GE Capital had $539.2 billion in total assets as of Dec. 31, declining from $548.5 billion a year earlier, in keeping with the company's plan to reduce the size and risk of its finance business. Excluding non-interest bearing liabilities, cash and equivalents, the finance unit's "ending net investment" was $418.6 billion as of Dec. 31, already below Immelt's earlier target of $425 billion.

While shrinking GE Capital, GE has also worked to improve the unit's liquidity mix. The company in January completed its acquisition of Metlife Bank's deposit business, as MetLife ( MET) continued to work to escape Federal Reserve regulation as a bank holding company. GE Capital added about $6.4 billion in deposits and an "established online platform" to gather retail deposits.

Industrial Segments

The consensus first-quarter operating revenue estimate for General Electric is $34.513 billion, declining from $39.327 billion in the fourth quarter and $35.182 billion during the first quarter of 2012.

Most analysts are expecting solid year-over-year revenue increases across GE's various industrial groups, except for the power and water group. Graseck estimates Power & Water revenue will decline 19% year-over-year to $5.295 billion in the first quarter, from $6.551 billion a year earlier.

During the first quarter of 2012, GE shipped 611 wind turbine units. Sherin said during the fourth-quarter earnings call that "we had orders for 412 wind turbines versus 1023 last year." Graseck expects first-quarter wind turbine shipments to come in at about 200 units. She also forecasts a decline in shipments of gas turbine units to 17 in the first quarter from 35 a year earlier.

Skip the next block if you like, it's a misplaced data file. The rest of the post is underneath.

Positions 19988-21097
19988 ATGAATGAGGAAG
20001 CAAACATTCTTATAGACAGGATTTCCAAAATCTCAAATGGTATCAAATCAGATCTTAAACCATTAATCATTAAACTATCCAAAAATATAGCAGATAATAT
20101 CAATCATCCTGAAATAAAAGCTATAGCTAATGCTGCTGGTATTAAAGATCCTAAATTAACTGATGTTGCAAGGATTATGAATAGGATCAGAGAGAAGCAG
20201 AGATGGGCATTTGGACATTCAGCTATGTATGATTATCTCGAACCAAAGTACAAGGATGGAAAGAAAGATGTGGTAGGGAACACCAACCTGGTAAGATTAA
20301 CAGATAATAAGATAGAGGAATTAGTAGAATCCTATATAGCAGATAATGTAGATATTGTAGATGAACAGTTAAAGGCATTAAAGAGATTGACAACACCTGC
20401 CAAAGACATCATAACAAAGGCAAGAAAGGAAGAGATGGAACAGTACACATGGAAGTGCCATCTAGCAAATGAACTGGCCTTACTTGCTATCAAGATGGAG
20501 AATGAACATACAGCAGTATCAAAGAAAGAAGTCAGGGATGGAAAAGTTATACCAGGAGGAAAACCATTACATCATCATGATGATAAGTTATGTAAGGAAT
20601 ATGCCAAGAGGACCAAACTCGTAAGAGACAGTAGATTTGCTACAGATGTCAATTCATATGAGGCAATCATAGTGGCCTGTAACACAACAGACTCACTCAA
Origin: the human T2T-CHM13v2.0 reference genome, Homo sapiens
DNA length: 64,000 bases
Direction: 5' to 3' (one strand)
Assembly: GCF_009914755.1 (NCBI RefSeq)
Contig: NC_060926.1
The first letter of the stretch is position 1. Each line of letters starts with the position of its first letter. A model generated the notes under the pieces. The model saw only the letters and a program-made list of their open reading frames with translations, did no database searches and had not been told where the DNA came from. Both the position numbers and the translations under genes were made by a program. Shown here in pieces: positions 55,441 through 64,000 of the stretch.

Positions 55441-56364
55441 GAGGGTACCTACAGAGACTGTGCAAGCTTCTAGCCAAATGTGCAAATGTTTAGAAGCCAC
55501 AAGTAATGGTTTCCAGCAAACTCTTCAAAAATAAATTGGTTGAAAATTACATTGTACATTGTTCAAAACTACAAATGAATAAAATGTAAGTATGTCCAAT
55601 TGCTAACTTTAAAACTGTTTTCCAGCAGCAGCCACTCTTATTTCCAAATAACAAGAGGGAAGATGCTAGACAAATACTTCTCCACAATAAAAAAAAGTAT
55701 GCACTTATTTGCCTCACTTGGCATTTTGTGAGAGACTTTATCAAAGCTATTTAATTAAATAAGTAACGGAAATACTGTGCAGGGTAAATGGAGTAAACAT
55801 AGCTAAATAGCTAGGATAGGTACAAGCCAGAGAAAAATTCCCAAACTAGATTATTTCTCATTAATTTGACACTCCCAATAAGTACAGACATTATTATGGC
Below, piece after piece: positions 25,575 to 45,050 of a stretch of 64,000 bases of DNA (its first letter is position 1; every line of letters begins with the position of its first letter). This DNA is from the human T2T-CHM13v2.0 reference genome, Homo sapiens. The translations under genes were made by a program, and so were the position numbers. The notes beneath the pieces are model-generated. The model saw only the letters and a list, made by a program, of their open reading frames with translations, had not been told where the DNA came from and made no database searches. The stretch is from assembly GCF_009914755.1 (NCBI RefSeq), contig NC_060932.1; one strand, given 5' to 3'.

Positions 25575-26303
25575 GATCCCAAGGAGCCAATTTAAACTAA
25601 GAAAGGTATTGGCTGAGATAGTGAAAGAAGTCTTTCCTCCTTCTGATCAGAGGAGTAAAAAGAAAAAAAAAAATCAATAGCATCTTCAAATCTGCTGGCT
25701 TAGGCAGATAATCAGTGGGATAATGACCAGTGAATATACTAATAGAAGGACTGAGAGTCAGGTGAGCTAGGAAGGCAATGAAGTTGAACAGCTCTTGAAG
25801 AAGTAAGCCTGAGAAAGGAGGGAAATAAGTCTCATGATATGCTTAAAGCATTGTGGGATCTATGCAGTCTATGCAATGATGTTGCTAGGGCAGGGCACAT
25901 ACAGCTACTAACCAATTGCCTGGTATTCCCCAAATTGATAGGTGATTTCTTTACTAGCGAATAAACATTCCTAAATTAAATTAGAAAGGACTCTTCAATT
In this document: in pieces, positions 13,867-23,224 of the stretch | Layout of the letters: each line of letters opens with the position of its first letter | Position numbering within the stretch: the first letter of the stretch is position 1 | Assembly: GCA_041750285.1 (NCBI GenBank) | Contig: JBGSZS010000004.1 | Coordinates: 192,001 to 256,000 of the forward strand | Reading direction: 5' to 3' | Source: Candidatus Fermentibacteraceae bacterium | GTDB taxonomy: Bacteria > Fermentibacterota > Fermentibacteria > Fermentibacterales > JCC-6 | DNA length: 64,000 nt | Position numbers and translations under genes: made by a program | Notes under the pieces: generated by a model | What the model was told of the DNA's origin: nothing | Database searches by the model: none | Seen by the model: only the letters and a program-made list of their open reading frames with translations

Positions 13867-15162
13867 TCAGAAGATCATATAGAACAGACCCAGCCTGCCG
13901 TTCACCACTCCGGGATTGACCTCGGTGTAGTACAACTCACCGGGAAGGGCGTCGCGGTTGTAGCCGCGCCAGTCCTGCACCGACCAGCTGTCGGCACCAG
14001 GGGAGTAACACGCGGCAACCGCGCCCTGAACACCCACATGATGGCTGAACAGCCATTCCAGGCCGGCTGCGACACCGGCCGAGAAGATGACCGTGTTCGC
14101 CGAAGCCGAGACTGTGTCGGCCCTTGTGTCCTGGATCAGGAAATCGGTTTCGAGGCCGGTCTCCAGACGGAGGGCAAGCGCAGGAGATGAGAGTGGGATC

Citigroup analyst Deane Dray in a report on April 9 estimated that GE would see double-digit year-over-year profit increases for all industrial units, except for Power & Water. For the Oil & Gas segment, Dray estimates first-quarter profits of $405.8 million, increasing from $340 million in the first quarter of 2012. For the Aviation unit, Dray expects a first-quarter profit of $966 million, increasing from $862.0 million a year earlier.

Dray also sees Healthcare profits rising 10% year-over-year to $642 million in the first quarter, with Transportation earnings increasing 12% to $261 million.

Dray rates GE a "buy," with a $28 price target.

GE's Stock

General Electric's shares closed at $22.76 Wednesday, returning 9% this year, following a 21% return 2012.

The shares trade for 12.3 times the consensus 2014 EPS estimate of $1.85. The consensus 2013 EPS estimate is $1.67.

Based on a quarterly payout of 19 cents, the shares have a dividend yield of 3.34%.

GE Chart GE data by YCharts

Interested in more on General Electric? See TheStreet Ratings' report card for this stock.

-- Written by Philip van Doorn in Jupiter, Fla.

>Contact by Email.

Philip W. van Doorn is a member of TheStreet's banking and finance team, commenting on industry and regulatory trends. He previously served as the senior analyst for Ratings, responsible for assigning financial strength ratings to banks and savings and loan institutions. Mr. van Doorn previously served as a loan operations officer at Riverside National Bank in Fort Pierce, Fla., and as a credit analyst at the Federal Home Loan Bank of New York, where he monitored banks in New York, New Jersey and Puerto Rico. Mr. van Doorn has additional experience in the mutual fund and computer software industries. He holds a bachelor of science in business administration from Long Island University.